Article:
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Women’s Rights Online: closing the digital gender gap for a more equal world

October 12, 2020

The internet has long been celebrated as a force for greater equality — breaking down barriers for those previously held back by their geography, wealth, race, class and gender. However, longstanding inequalities in access to, and use of, the internet holds back its egalitarian promise.

This report provides a global snapshot of the state of digital gender inequality and finds that even where women are closing the gap on basic internet access, they face a multitude of additional barriers to using the internet and fully participating online.

Based on focus groups, interviews and a survey of almost 10,000 women and men across four countries — Colombia, Ghana, Indonesia and Uganda — the report examines these digital gender inequalities, going beyond basic internet access to look also at the quality of access people have, how they use the internet, and additional barriers to access.

Key Findings

  • Promising results on basic access: Three of the four countries studied had relatively narrow gender divides in internet access, although in Uganda men remain 43% more likely to be online than women. Data shows that globally men remain 21% more likely to be online, rising to 52% in least developed countries.
  • A hidden digital gender divide: Using meaningful connectivity as a more comprehensive measure of the quality of access — taking into account speeds, data allowance, device type and regular access — gender gaps were far larger. In Colombia, which has a 1% gender gap in basic access, the meaningful connectivity gap is 17%.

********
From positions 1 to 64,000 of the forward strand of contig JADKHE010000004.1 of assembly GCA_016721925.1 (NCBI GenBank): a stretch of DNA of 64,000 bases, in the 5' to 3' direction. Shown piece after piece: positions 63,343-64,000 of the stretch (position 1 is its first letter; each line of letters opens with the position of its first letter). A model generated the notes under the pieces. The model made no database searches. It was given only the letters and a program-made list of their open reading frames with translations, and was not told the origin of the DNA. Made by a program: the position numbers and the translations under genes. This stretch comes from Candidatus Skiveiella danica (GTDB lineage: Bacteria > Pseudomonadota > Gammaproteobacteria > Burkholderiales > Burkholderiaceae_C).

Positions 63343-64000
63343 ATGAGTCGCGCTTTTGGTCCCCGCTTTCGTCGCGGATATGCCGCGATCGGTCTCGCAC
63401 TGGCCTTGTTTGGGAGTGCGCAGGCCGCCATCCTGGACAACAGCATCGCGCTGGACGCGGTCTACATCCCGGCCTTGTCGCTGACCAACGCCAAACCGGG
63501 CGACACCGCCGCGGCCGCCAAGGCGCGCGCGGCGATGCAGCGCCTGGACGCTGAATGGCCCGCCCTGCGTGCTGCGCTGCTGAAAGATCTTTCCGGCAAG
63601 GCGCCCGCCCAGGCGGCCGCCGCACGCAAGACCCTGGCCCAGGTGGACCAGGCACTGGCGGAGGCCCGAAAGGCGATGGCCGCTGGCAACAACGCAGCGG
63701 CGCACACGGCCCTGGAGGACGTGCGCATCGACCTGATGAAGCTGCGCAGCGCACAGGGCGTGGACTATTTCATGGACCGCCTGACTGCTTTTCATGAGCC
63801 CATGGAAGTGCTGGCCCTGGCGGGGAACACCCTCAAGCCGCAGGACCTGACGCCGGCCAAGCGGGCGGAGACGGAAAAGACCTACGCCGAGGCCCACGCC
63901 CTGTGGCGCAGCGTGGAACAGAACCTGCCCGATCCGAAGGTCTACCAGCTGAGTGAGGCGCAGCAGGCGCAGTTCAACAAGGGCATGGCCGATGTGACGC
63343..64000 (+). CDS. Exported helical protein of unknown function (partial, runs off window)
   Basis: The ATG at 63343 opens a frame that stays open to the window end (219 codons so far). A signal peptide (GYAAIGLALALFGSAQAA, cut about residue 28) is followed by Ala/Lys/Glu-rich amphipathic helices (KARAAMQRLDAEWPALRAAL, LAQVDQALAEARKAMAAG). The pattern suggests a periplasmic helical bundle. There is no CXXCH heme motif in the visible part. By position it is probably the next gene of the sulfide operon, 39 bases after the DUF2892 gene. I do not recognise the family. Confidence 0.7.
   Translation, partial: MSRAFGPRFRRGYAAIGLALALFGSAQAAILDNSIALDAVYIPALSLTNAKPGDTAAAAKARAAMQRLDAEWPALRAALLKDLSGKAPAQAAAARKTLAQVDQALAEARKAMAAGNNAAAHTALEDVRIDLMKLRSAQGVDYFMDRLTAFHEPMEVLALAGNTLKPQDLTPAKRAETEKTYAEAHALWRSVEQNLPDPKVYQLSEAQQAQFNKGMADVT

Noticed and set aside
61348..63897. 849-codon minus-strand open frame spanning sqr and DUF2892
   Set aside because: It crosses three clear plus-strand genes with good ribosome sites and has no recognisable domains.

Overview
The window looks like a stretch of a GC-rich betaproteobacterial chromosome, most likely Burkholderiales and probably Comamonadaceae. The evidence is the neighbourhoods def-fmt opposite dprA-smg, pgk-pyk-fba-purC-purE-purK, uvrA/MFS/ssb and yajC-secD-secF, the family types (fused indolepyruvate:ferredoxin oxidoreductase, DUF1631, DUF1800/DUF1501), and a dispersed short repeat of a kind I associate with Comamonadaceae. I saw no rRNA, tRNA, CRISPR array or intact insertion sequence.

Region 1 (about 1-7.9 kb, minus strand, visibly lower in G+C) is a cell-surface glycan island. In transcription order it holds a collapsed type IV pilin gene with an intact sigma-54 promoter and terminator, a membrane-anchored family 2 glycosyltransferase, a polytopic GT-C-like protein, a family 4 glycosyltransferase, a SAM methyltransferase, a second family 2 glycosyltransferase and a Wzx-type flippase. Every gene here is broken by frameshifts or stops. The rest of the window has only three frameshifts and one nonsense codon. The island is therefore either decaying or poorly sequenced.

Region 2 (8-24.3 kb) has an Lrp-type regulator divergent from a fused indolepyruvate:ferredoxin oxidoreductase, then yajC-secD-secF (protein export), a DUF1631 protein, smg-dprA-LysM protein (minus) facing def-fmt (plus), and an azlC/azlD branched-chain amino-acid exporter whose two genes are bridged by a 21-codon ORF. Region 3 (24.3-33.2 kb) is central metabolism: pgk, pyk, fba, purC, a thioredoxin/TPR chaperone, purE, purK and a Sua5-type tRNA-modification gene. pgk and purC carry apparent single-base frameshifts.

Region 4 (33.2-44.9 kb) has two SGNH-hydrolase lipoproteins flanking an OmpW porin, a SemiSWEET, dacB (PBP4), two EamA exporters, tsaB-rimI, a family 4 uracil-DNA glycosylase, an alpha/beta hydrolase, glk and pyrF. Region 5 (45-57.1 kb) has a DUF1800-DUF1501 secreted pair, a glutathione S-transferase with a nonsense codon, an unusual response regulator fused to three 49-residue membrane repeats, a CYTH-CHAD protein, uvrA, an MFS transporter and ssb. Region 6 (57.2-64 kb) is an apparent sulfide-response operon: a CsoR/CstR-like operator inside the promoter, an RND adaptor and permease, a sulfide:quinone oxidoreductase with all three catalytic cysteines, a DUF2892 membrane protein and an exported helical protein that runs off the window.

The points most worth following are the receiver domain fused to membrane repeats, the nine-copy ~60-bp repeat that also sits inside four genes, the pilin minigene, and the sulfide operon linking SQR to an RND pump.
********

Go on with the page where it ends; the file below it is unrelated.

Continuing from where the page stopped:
• Skills are a barrier to access: A lack of skills emerged as the biggest factor keeping women offline. 50% of women in rural areas said they didn’t use the internet because they don’t know how. 45% of women in urban areas said the same.
  • Women create less content: When women do get online, they are less likely to create certain types of content. Men are 29% more likely than women to post comments about political, social or economic issues, and 29% more likely to sell or advertise a product or service online.
  • Greater concerns over privacy: Across a range of personal data categories, women are more concerned about their privacy than men. Focus group participants shared concerns about having their personal data misused, including in relation to online harassment and abuse.
  • Less trust in online companies. Women were also more skeptical about tech companies using their data responsibly. 54% of female respondents said they would not allow companies to use any of their data, compared with 47% of men.

Closing the digital gender gap for a more equal world

We urgently need to close the digital gender divide and make sure that women and girls are able to fully participate online without fear for their safety or their rights. Until we do, the internet will continue to work against progress on gender equality.

Digital technologies will not automatically empower marginalised people and break traditional power structures without long term investment and commitment to overcome existing inequalities online. This report highlights key areas, with specific steps, that governments and companies must focus on to enable a truly gender-inclusive digital world:

  1. Collect and publish gender data in the technology sector
  2. Adopt Meaningful Connectivity as the target for internet use and tackle the gender gap
  3. Promote digital skills and ICT education for women and girls
  4. Support women’s participation in technology development, local content creation and ICT innovation
  5. Safeguard the online privacy of women and girls

To see the full findings and detailed policy recommendations, read the global report.

Report illustrations by Karen Vermeulen.

The Executive Summary is available in Igbo, with thanks to John Chidi Ogburuobi for the translation and Blossom Ozurumba and Nnenna Nwakanma for reviewing.

The text of this research page is available in:

  • Yorùbá, with thanks to Adéṣínà Ayẹni for the translation and Ridwan Rasheed and Semiat Olúfúnkẹ́ Tiamiyu for reviewing
  • Hausa, with thanks to Fatumah Batula for the translation and Sadya Abba Gambo for reviewing